Joanne shared the scary statistics of child trafficking in the Sacramento area, including our region. Most girls are 12-14 years old and boys, although not as many, are 14-17 years old. These children are wooed by young people away from their home situations with promises of all kinds, only to be sold for the sex trade. There are over 100 kids in custody in juvenile court in Sacramento who have been involved. These children are no longer considered prostitutes, but victims and there are all kinds of services offered to them because of new legislation and awareness of this problem. Most of these are runaways from the foster care system; they are nameless and faceless, most of whom are never reported as missing by their foster parents, who continue to cash their checks. The perpetrators are men, 50 % of them are married and 40% college educated.
Fortunately, more legislation is coming to help with these children. Joanne asked us all to be vigilant by looking for the following possibilities that a child is a victim:
If you see this, contact law enforcement immediately and ask for a welfare check for the child.
The way Soroptimist International is helping is by
Good Women International Mary Wollesen, speaker
Joanna Britt along with Mary Wollesen, owner of Rhythms Studio, home of Zumba, and several of the women at the studio, have banded together to form an organization called Good Women International to prevent Human Trafficking.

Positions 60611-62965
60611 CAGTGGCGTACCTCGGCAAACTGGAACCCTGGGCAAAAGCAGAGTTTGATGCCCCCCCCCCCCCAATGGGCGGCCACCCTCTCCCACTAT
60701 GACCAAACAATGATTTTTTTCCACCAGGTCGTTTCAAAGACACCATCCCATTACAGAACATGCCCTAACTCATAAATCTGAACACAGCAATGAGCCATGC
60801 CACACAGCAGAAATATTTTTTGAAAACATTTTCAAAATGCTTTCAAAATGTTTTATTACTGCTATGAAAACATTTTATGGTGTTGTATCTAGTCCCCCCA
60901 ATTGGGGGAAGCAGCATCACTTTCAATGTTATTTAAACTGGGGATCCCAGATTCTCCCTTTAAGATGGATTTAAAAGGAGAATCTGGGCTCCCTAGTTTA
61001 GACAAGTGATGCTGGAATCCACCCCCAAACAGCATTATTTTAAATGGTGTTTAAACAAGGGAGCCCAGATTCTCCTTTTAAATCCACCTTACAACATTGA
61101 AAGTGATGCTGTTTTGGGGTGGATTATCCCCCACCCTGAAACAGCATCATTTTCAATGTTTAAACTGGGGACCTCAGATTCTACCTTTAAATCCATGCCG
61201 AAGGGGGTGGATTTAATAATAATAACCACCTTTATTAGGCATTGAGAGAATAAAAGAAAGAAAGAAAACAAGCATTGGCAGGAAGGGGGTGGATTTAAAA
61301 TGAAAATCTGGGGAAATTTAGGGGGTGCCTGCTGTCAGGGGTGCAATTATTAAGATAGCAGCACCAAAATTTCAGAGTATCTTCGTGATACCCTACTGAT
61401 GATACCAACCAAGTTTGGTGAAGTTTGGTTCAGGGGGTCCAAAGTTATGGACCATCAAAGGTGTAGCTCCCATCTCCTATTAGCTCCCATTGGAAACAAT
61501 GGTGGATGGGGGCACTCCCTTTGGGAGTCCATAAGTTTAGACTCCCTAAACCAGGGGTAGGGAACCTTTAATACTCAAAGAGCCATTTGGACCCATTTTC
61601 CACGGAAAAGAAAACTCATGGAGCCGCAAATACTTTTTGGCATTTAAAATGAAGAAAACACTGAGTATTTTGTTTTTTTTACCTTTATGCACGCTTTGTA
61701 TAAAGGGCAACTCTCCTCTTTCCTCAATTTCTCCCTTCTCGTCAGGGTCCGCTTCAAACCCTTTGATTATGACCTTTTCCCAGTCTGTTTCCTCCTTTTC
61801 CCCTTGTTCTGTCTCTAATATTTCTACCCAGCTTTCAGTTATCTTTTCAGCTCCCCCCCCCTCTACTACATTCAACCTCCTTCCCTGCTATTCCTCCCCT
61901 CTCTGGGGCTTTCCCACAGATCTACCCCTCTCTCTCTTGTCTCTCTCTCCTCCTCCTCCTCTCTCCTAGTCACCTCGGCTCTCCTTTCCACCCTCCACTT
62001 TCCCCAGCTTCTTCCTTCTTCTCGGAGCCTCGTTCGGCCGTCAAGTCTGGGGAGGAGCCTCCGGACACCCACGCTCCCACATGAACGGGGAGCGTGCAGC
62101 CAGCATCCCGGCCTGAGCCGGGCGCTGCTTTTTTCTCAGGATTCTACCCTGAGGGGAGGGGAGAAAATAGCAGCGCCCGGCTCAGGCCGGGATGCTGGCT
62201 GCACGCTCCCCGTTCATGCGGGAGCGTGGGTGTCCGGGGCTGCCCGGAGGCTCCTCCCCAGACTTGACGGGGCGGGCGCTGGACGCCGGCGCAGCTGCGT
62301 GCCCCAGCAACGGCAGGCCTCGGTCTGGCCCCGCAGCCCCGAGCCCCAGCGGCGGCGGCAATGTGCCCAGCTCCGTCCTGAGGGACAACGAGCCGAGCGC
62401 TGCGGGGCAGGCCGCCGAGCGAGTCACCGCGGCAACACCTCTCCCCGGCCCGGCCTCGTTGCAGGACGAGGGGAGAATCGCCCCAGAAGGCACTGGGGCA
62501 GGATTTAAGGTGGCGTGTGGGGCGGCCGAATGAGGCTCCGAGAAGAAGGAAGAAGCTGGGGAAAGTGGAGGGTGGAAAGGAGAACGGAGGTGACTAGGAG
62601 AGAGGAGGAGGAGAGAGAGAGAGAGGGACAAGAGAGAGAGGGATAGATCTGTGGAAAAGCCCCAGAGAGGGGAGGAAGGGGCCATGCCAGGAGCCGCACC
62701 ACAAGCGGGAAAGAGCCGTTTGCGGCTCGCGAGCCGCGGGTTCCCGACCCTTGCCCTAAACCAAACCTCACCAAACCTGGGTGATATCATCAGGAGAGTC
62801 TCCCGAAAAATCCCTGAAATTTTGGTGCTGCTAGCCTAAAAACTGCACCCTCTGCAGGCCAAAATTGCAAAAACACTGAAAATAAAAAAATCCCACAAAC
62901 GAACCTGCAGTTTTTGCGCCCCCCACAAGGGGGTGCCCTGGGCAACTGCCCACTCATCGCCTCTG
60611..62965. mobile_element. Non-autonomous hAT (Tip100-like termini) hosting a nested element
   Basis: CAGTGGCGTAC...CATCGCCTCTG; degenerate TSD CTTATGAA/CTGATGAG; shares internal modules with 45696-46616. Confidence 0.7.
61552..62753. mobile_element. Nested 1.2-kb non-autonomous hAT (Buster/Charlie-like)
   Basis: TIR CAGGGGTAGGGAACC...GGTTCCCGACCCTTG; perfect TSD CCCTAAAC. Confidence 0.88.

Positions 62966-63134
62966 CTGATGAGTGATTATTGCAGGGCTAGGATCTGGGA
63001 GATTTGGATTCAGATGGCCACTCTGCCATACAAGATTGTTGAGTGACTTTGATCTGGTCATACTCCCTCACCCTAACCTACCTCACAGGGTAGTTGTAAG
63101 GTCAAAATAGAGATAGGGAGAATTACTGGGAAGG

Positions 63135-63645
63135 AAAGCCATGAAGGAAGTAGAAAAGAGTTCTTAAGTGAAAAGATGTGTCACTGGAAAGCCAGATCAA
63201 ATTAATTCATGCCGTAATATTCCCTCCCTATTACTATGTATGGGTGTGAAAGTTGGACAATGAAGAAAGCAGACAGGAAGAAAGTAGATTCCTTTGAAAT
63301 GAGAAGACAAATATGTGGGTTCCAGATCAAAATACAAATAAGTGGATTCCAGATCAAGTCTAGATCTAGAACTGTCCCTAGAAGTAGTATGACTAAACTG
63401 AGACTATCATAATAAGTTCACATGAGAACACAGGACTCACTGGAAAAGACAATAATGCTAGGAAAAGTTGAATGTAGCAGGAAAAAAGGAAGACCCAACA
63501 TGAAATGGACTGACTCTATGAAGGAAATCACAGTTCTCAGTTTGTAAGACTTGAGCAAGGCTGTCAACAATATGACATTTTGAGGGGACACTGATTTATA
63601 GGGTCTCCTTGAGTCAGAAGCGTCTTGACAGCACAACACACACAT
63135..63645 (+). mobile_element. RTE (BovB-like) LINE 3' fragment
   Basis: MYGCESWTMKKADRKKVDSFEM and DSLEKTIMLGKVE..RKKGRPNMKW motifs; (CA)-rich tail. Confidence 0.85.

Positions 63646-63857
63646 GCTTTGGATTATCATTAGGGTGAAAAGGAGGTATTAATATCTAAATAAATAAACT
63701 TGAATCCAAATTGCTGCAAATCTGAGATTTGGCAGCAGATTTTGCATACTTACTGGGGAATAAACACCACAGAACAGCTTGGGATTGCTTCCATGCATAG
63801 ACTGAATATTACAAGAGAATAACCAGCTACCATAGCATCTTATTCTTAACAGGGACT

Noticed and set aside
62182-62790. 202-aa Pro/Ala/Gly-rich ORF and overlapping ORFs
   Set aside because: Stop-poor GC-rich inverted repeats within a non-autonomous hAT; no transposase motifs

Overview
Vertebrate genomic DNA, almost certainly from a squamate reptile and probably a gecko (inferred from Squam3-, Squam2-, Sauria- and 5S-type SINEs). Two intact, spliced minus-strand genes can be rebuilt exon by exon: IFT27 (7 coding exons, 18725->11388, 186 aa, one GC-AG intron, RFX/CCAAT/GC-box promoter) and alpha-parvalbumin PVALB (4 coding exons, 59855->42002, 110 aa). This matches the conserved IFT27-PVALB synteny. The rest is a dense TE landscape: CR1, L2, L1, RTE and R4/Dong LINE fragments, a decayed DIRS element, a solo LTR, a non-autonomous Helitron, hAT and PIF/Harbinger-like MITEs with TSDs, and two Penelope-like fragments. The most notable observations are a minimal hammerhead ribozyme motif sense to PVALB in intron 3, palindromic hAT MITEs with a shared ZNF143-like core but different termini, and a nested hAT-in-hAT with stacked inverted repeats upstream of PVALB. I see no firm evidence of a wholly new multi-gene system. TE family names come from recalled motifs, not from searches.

Mary informed us of some frightening statistics:
Those typically taken are victims of substance abuse, poverty, abuse, and those in foster care, runaways or truant. These individuals often view violence as love because of their experiences. The I-80 corridor is one of the main lines of trafficking with proximity to Bay Area ports and Nevada.
Good Women International supported A-21 (Abolition of Slavery in the 21st Century) in their creation of an anti-human trafficking curriculum for high schools. This multi-week program works to inform students of the dangers of trafficking. Currently there are no programs at Placer or Nevada County high schools, but GWI will work for inclusion in the schools.
Good Women International is a program of Village Care International, a non-profit focusing on empowering people in African villages.
Danielle Yantis, representing Western Sierra Medical Center spoke to us about the center and the problem of obesity.
Western Sierra's new facility will be opening on Old Tunnel Road December 15 with the approach allowing the patient to decide treatment when given all options by a comprehensive team. All resources will be located in one facility: medical, dental, mental health, nutrition, and pediatrics. With this holistic, interdisciplinary approach, "How can I help you help you", patients will be part of the solution. Western Sierra takes private pay, medi-cal, county and sliding scale payments.
Obesity in our country is of epidemic proportions with 1/3 of the population in this category. The AMA has decided that it is a disease and, therefore, can get medical attention. There is a genetic component. Thirty genes are related to obesity with 9% of people expressing those genes. It starts with white fat cells, which are a direct result of maternal health. White cells are found throughout the body and can expand massively. Brown fat cells are metabolically active and burn energy. This peaks at birth and starts declining as we age. Beige or brown cells in the white fat cells counteract against the harmful white cells and improve metabolic health. Exercise turns white cells into brown ones.
Theories of the cause of obesity include environmental toxins, the pleasure center of the brian overriding fullness signals, food addiction where food triggers dopamine, poor quality diet, dieting, decrease of physical activity and disease and medications. The treatment solutions are as follows: